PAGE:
Fossil remains of late Miocene Propotamochoerus Pilgrim, 1925 from several sites of SE Europe are part of a long-lasting discussion. The sparsely known material, usually toothrows, does not fit well with any known Propotamochoerus species and therefore local peri-Balkan samples have been referred to different species. Based on a fairly complete cranium and a mandible from the Turolian fauna of Kryopigi (Northern Greece), and combined with other Balkan evidence, we propose that this Eastern Mediterranean taxon represents a new species. Propotamochoerus aegaeus n. sp. is characterized by moderate cranial and dental size, widely separated temporal lines, long zygomatic arches, elongated upper incisors and diastemata in each side of the first upper premolar; relatively small male lower canines, broad upper and lower third premolars and short lower fourth premolar, and a small hexaconid on the talonid of the lower third molar. A thorough morphological and metric analysis contradicts recent views of the taxon as invalid and provides new evidence on the late Miocene diversity and distribution of the genus.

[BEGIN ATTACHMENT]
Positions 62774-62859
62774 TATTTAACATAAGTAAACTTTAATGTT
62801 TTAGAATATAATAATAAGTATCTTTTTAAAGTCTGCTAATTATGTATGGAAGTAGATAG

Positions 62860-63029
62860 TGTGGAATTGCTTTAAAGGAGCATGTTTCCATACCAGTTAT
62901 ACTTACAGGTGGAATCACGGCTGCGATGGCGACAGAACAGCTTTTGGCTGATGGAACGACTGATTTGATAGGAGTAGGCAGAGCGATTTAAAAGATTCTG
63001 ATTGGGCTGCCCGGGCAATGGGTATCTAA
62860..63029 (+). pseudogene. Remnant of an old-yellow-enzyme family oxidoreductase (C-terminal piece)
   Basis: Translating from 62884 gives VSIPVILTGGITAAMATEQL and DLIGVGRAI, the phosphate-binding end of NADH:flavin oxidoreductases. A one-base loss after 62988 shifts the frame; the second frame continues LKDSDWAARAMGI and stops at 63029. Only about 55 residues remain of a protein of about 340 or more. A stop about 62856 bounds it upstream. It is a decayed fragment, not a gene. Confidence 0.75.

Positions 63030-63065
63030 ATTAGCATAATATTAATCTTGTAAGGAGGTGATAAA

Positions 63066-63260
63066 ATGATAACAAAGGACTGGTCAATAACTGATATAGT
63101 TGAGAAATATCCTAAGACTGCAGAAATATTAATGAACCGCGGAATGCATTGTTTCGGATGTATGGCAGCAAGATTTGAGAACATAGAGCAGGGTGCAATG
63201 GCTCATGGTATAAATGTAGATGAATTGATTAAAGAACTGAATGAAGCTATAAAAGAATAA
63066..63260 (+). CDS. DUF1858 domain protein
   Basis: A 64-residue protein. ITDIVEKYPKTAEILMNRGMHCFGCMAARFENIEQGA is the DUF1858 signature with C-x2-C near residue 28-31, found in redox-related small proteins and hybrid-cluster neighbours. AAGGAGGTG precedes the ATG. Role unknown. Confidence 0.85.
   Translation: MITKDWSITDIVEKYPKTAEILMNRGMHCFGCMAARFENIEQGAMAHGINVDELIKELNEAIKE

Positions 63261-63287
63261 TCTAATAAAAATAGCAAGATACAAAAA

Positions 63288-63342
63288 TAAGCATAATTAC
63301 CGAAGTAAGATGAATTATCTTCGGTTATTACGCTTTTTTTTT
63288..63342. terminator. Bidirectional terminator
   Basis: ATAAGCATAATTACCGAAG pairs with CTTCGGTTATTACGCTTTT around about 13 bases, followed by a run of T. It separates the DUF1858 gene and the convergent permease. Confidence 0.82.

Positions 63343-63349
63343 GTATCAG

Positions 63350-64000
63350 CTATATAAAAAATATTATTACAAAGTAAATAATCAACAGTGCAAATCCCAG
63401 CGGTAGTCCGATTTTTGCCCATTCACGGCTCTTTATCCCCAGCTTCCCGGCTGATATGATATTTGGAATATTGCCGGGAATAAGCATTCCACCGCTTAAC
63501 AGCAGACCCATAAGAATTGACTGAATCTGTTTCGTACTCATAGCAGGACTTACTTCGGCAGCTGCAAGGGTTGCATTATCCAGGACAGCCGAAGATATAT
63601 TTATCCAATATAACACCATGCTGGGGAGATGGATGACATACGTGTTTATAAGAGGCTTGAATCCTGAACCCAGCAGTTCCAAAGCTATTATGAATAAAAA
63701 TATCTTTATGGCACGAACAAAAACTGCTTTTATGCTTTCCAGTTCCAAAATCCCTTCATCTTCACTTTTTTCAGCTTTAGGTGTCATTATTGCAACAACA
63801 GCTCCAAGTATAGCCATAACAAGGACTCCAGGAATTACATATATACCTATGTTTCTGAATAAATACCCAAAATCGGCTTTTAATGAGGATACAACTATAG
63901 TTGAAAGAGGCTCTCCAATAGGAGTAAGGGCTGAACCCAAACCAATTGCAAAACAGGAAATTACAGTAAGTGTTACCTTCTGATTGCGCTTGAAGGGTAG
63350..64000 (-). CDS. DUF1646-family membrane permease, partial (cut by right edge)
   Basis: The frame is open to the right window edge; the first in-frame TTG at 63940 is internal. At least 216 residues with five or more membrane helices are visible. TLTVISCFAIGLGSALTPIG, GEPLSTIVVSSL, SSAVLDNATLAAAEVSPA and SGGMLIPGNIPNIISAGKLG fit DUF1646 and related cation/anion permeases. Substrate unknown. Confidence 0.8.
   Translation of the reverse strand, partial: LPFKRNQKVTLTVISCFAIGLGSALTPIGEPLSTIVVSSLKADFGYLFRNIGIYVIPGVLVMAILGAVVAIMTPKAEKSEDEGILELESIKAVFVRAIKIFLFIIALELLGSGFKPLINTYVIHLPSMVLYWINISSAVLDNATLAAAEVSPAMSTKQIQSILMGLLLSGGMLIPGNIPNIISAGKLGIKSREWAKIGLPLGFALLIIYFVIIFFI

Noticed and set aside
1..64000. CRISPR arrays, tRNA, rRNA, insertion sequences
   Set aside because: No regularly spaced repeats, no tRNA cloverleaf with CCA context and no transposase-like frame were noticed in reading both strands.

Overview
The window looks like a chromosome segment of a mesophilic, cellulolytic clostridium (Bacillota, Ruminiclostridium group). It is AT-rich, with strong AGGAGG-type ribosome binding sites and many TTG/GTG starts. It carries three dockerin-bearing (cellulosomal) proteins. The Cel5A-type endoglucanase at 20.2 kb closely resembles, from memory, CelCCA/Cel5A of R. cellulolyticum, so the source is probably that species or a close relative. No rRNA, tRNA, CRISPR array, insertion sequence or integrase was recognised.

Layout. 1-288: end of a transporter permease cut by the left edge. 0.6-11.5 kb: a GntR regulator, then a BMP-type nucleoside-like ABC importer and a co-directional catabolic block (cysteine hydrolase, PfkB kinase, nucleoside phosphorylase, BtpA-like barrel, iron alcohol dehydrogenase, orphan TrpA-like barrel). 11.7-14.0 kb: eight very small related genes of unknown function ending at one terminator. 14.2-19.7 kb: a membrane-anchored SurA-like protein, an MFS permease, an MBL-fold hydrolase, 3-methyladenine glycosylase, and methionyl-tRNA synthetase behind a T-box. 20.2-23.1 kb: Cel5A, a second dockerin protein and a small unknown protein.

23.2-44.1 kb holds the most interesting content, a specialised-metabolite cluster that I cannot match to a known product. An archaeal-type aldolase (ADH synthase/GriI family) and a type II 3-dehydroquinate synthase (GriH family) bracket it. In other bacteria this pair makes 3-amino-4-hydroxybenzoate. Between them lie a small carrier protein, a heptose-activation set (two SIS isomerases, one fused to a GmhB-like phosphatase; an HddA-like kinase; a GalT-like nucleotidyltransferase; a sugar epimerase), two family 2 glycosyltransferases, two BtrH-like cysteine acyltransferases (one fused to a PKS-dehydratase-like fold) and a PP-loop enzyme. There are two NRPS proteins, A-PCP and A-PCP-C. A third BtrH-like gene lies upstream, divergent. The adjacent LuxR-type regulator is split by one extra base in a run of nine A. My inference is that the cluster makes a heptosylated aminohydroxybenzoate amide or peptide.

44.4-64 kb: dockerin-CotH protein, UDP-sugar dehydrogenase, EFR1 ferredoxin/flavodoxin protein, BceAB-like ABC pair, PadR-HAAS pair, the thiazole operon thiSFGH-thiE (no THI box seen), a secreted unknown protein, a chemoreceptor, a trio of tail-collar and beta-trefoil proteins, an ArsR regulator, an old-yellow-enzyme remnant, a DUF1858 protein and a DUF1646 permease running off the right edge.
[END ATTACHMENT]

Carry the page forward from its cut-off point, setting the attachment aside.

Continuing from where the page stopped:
Turolian, Greece, Suidae, Propotamochoerus, Mediterranean, late Miocene, new species